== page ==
Finnish Planning and Housing Models Molding Skolt Culture in the 20th Century

Anu Soikkeli

Abstract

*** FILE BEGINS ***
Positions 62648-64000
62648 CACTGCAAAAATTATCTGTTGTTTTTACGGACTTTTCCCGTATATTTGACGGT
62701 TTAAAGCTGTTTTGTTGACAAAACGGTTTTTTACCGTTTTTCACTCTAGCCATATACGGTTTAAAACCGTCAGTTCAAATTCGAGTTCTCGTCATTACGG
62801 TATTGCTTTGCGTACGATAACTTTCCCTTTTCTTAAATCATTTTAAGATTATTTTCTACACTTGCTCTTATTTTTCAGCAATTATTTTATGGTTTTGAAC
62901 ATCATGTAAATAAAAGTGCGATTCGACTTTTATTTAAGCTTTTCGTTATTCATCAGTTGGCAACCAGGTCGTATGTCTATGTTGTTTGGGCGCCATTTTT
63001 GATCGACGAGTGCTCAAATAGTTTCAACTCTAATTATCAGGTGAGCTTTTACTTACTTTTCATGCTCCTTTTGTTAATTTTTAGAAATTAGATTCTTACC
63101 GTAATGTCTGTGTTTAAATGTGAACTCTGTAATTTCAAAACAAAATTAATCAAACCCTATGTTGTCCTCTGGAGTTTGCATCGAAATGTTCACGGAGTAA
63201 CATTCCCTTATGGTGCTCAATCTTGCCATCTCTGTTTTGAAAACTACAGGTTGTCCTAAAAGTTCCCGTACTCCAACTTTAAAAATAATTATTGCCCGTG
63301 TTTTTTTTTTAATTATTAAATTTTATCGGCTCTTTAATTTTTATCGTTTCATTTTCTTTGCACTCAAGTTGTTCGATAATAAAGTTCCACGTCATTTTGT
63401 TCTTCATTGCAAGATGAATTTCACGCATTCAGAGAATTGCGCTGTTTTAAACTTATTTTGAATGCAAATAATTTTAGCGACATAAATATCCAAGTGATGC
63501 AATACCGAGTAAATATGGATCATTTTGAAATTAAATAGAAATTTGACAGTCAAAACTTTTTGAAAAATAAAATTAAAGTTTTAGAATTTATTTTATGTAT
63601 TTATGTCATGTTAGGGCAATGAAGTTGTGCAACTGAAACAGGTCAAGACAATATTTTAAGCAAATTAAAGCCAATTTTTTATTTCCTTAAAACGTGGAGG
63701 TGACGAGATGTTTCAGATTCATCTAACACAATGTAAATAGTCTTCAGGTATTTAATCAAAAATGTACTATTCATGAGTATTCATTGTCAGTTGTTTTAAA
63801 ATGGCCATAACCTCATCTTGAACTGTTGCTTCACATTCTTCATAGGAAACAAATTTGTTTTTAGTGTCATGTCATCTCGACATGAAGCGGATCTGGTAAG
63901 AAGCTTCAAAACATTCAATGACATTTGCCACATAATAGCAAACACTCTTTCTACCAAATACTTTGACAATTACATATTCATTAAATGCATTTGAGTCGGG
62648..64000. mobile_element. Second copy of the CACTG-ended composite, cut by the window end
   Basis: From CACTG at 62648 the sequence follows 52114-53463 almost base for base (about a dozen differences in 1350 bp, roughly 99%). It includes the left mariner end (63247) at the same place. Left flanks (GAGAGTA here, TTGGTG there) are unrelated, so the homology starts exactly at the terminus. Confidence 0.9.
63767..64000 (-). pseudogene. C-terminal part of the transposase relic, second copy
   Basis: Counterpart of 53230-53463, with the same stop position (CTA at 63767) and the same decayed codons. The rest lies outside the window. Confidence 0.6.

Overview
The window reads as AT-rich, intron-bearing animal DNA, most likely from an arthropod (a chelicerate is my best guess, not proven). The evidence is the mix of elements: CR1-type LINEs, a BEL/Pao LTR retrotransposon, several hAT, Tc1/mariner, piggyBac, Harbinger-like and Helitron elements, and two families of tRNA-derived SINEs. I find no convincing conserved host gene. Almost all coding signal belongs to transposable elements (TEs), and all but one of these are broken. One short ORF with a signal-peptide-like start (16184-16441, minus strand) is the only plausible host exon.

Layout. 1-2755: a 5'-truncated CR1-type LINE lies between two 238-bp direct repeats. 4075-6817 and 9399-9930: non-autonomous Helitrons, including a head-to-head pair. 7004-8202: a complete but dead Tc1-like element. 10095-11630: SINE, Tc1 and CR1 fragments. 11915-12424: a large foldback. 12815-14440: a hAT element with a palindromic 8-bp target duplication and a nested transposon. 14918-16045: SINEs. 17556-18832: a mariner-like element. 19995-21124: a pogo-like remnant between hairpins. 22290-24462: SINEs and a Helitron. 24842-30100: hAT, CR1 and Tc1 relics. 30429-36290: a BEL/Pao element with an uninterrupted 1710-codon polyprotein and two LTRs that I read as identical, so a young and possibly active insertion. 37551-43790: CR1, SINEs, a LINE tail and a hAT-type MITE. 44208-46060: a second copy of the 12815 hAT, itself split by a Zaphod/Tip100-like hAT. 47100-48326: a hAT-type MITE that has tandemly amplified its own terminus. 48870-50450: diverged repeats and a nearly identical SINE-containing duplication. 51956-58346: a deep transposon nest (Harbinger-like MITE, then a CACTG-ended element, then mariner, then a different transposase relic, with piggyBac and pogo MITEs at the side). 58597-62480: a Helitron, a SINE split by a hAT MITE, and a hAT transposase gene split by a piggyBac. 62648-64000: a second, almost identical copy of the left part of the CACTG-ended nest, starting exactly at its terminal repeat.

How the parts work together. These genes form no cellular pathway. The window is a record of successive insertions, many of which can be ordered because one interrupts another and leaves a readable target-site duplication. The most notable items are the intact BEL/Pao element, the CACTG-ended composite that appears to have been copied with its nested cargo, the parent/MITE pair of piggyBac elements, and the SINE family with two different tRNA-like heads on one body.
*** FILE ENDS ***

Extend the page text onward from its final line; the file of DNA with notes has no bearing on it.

Housing architecture can be regarded as both a product of culture and a medium that can influence change in a society. The relationship between identity and identification can be a source of conflict between architects, planners, and designers and those who must live with the designs. The Skolt Sámi have traditionally lived in the borderland area between Finland, Russia, and Norway. Some Skolt villages were remote from the interests of authorities until the early 20th century. They had retained their seminomadic way of life in which they changed dwelling places according to the yearly cycle. In this article, I focus on how Finnish housing ideology finally influenced Skolts’ life and culture in Suenjel Village (after resettling, called Sevettijärvi).

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